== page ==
When I started my career in science outreach at the Dominion Astrophysical Observatory in Victoria, I was a student. While doing public presentations people would often be curious about my work and ask if I was an astronomy student. This seemed normal to me until I finished my studies and continued to work full time in the field of public astronomy programming and outreach.
People continued to ask me if I was a student and I started to wonder why they would assume I was doing this work while waiting to do something else in life. Why wouldn’t I choose to do science outreach as a career? I loved explaining the basics of astronomy to the public as a full-time job.
Vague language around job title can create uncertainty, or fail to recognize science communicators, educators, or ‘popularizers’ as legitimate professionals in our field. While attending my first conference among people in a similar field, I finally found a title which I liked: Education and Public Outreach (EPO) Professional. It lends credibility to what I do and proves I’m a professional in my field. But it’s long a long title and therefore requires an explanation to the majority of people who hear it. Even today, when people ask me what I do for a living, I usually ask them if they have a few minutes so I can explain!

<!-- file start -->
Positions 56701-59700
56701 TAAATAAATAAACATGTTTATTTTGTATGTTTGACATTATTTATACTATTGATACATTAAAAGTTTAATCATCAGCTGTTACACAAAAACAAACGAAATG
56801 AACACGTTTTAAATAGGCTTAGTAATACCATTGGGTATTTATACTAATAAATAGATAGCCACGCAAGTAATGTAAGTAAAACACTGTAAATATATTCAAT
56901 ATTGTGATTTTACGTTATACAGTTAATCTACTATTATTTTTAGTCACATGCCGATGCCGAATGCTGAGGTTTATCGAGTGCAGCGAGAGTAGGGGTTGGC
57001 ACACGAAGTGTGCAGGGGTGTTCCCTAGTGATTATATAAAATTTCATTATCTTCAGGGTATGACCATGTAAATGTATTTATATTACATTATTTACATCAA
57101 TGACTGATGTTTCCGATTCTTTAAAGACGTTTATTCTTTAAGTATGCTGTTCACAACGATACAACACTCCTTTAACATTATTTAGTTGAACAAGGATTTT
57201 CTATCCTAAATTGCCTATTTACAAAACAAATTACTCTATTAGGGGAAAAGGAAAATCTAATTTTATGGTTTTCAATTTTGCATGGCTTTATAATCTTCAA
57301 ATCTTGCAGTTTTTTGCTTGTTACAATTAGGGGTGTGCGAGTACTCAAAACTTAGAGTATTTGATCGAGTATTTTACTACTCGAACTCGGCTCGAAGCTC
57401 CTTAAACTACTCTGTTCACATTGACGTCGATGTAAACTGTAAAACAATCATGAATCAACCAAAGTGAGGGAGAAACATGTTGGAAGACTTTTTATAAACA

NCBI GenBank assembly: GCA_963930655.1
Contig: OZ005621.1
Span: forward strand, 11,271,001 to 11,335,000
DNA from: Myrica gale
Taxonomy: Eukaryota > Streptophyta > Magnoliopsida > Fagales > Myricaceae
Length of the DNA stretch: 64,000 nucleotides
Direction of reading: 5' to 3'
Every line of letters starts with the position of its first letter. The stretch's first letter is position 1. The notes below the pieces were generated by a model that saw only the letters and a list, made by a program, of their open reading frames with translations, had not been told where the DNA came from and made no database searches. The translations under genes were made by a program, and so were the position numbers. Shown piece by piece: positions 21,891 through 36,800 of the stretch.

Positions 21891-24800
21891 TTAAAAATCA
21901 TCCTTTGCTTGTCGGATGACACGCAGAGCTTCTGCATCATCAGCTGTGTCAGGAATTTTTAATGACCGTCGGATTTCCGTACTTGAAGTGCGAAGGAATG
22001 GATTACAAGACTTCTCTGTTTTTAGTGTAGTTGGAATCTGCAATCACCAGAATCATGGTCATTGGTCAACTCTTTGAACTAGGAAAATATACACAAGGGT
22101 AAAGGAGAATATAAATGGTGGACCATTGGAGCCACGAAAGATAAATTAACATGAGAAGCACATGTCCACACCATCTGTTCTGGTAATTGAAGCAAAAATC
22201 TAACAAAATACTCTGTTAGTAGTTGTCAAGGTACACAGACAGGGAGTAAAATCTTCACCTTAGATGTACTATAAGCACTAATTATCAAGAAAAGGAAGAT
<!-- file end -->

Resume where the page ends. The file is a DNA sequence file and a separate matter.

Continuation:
There are probably many reasons why STEM outreach isn’t an obvious career path. First, there are very few study programs in the field, and most of them are done following another degree in a STEM field, such as the Science Communication master’s degree at Laurentian University. We also often see science outreach programs run by volunteers. Although I appreciate the work of these volunteers, and thank them for investing so much time and energy, it sends a strange message: that this work isn’t deserving of a salary, creating an assumption that the work will be done without compensation. I think this creates the impression that doing science outreach isn’t meant to be a career and that anyone can do it: Just get volunteers and they’ll do the job! While it’s true that some aspects of science outreach can be done without much experience, there’s a limit to what volunteers can do; experience definitely helps and needs to be recognized as a strong asset.
It's always inspiring to find others who have also chosen to share their passion for science as a career. Organizations like the STAN help people working in STEM outreach and education come together. I think this role is very important, especially for young people starting out in this field who wonder if it is a viable choice. If you have comments about this aspect of working in STEM outreach and would like to see STAN discuss it further, either at a future conference or in a webinar, please let us know!